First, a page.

by Staff Writers
Beijing (AFP) Nov 8, 2012
President Hu Jintao called Thursday for a new Chinese growth model, marked by greater domestic demand and private enterprise, to ensure the long-term health of the world's second largest economy.
In a speech opening a pivotal Communist Party congress amid a slowdown in economic growth, Hu said China must recalibrate an export- and investment-led growth model increasingly seen as unsustainable.
"In response to changes in both domestic and international economic developments, we should speed up the creation of a new growth model and ensure that development is based on improved quality and performance," he said.
Communist leaders including Premier Wen Jiabao -- due to step down in March as part of the leadership transition -- have long called for the country to rebalance its economy by fostering domestic consumer spending.
Proponents say that would help redress China's swollen trade surpluses, which have irritated the West for years and cast the country as the foreign bogeyman of the just-concluded US presidential campaign.
But the economy is still heavily tilted towards export-led growth. And with Western markets reeling, China in the latest quarter posted its slowest rate of growth since the global financial crisis in 2009.
Economists said rebalancing the economy was imperative but would pose a tough test for Vice President Xi Jinping, set to take over as party chief when the congress ends next Wednesday.
In his address to more than 2,200 delegates at Beijing's Great Hall of the People, Hu said China's economy must be "driven more by domestic demand, especially consumer demand".
"We should... unleash the potential of individual consumption," he said.
Hu said China "must unswervingly encourage, support and guide the development of the non-public sector" and ensure that all enterprises can enjoy "a level playing field" no matter who their owners are.
He also said China will aim to "double 2010 GDP and per capita income" by the year 2020.
That would translate into annual growth in gross domestic product of around seven percent during that period. China's 2012 economic growth target is 7.5 percent.
The economy averaged annual economic growth rates of more than 10 percent in the decade through 2010, fuelled by cheap labour, exports and heavy investment.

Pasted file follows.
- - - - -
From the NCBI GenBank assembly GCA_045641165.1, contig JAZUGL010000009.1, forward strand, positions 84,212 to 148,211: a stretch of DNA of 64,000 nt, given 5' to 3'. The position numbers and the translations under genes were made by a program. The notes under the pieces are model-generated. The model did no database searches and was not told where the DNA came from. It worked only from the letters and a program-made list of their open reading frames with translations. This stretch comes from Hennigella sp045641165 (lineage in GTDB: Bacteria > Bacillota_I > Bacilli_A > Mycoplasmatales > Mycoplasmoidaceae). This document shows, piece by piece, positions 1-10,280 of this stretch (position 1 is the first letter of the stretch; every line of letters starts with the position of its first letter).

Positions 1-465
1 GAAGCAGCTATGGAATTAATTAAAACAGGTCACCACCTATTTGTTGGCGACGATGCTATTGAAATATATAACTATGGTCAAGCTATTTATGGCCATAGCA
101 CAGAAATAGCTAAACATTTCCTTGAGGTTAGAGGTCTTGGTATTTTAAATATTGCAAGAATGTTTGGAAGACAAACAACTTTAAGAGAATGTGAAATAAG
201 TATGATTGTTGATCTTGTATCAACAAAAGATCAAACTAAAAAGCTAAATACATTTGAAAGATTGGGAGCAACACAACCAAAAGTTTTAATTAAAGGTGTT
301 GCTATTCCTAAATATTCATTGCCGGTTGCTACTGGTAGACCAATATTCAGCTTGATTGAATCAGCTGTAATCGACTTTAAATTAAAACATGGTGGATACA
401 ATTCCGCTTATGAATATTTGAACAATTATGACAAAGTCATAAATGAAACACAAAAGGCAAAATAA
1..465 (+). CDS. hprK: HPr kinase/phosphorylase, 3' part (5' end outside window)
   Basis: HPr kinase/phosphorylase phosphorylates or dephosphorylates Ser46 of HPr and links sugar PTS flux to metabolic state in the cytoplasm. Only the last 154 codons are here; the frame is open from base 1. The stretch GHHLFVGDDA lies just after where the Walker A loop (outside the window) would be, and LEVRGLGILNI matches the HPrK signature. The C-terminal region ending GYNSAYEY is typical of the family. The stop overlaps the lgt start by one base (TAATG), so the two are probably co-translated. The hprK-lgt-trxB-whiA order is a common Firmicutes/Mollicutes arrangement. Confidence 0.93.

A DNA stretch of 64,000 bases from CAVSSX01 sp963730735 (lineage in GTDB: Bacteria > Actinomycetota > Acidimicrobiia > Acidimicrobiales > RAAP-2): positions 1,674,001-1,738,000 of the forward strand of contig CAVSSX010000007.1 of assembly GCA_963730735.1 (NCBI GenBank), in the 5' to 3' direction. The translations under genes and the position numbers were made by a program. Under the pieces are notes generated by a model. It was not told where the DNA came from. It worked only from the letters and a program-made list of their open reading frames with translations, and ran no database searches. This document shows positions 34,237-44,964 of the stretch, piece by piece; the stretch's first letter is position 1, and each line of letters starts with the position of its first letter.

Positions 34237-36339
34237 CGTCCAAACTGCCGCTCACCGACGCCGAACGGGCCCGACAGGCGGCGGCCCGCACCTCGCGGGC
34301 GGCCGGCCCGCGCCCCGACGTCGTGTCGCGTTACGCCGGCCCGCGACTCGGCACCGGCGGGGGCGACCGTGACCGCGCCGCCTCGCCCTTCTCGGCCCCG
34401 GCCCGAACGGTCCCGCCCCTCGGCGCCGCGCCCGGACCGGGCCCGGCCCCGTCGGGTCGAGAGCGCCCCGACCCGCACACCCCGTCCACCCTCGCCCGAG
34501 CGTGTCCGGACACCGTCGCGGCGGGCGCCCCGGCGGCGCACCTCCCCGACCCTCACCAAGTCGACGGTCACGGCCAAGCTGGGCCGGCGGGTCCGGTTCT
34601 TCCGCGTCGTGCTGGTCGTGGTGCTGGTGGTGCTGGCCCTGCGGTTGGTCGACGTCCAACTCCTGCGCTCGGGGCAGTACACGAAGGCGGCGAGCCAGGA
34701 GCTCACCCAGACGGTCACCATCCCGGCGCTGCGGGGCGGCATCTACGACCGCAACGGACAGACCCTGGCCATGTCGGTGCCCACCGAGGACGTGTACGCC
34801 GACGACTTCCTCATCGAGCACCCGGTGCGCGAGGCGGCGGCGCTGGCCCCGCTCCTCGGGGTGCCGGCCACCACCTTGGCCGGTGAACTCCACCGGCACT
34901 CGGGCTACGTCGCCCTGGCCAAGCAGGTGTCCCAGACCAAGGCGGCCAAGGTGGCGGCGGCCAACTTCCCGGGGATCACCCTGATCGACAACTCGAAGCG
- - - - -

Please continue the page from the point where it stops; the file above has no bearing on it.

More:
But the current economic model has started to fray amid pressure for higher wages and declining demand overseas due to the global slowdown.
In the three months through September this year, China notched its worst quarterly growth performance -- 7.4 percent -- since the first quarter of 2009.
Hu's remarks on the economy were part of a wider report he gave as the party embarked on a once-a-decade leadership transition. It culminates next week with Xi's ascent to the party leadership in place of Hu.
Xi would then replace Hu as president next March.
"Deepening reform is crucial for accelerating the change of the growth model," Hu said.
However, he signalled continued state involvement in the economy, especially in sectors that "comprise the lifeline of the economy and are vital to national security". No details were given.
He also said exports would remain an important part of the economy.
China's rapid growth since it embarked on capitalist reforms more than three decades ago has lifted hundreds of millions of people out of poverty.
But it has also bred worsening problems such as ecological degradation and a widening rich-poor gap, both of which have fuelled unrest.
"We must give high priority to making ecological progress," Hu said.
Lian Ping, Shanghai-based chief economist for the Bank of Communications, said it was "truly important" to transform the growth model.
"We want to see economic growth more steady instead of more rapid, so as to alleviate pressure on the environment and resources."
Yao Wei, economist with French bank Societe Generale in Hong Kong, said China's tougher economic situation will be a test for Xi and make reforms more urgent.
"He has less options than in previous years and he's under much greater pressure," she said. "There is little room for stepping back."
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